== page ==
There are no extra restrictions on masks and hand sanitisers, but the usual customs duty applies to the import of these items, Singapore Customs said yesterday.
It issued the clarification after a picture of a sign recently put up at the Singapore Cruise Centre instructing travellers to declare their purchase of face masks was shared on social media. The new sign had been placed below another one telling travellers to declare dutiable goods like cigarettes, alcohol and new items.
The post had prompted some concern whether the import of face masks and hand sanitisers was being clamped down on.
Singapore Customs said it had put up the sign at the cruise centre in response to a surge in the number of ferry passengers hand-carrying the items in large quantities.
These passengers had carried the items with values in excess of their GST import relief thresholds or had bought the items for commercial purposes, and thus had to pay customs duty for them according to existing rules that would also apply to other dutiable goods, it added.
Face masks and hand sanitisers have been highly sought after since the coronavirus outbreak last month, with many shops and online sites running out of stock.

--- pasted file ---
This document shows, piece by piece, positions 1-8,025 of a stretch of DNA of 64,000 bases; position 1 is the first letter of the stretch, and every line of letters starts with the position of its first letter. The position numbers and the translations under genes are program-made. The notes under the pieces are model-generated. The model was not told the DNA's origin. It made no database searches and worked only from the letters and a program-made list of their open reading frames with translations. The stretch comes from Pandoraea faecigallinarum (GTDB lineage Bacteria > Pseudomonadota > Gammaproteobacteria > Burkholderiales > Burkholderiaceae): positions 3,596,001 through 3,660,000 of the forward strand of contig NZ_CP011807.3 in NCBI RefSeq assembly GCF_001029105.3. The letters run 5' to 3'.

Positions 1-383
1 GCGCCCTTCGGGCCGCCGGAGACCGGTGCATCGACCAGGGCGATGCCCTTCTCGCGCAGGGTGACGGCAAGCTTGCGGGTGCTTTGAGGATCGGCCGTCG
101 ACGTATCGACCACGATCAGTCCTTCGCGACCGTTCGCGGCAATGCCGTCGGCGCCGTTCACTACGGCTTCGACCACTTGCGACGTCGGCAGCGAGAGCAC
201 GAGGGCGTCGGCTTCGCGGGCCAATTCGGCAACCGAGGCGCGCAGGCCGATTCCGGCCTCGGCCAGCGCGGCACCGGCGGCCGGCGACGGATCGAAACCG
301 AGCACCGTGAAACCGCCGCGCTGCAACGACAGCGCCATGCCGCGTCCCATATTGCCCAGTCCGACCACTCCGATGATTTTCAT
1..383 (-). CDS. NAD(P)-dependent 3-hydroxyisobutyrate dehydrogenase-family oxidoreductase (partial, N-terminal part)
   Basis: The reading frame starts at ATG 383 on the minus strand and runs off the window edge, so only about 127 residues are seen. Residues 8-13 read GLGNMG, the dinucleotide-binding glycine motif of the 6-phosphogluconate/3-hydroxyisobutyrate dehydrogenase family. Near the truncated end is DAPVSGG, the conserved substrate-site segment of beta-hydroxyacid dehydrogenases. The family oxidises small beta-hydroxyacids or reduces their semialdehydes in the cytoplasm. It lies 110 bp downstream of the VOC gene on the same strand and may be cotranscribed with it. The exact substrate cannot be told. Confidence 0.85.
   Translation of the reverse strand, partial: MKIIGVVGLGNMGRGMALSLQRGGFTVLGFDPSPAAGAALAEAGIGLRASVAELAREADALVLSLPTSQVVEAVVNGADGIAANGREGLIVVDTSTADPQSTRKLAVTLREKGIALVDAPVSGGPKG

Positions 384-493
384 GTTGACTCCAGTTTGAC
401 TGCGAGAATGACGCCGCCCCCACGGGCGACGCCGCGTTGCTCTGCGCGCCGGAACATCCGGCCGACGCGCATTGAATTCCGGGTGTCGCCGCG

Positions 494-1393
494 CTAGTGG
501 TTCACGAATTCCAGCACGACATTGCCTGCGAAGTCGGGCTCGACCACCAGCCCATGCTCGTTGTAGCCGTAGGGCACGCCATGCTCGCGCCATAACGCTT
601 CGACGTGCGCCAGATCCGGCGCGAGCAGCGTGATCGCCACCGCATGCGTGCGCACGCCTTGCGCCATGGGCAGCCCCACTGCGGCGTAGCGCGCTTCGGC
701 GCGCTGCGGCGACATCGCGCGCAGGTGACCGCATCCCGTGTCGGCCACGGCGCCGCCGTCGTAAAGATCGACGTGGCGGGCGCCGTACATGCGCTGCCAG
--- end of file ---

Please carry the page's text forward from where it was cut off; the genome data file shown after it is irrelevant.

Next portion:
A Singapore Customs spokesman said: “As a number of travellers had quantities of masks and sanitisers with values in excess of their GST import relief thresholds or which were for commercial purposes, they were stopped at the baggage screening area and turned back to the Customs service counters for GST payment.
“The sign was therefore put up with good intentions by our front-line staff to remind travellers to make their GST payments first before proceeding for customs clearance, so as to minimise inconvenience and help expedite their clearance at the Singapore Cruise Centre.”
The customs spokesman added that the sign was put up at the cruise centre only in response to a localised problem, and that it has since been taken down.
Under the law, all goods brought into Singapore are subject to 7 per cent GST.
Travellers are granted GST import relief on new goods purchased overseas and brought into Singapore for personal use.
This article was first published in The Straits Times. Permission required for reproduction.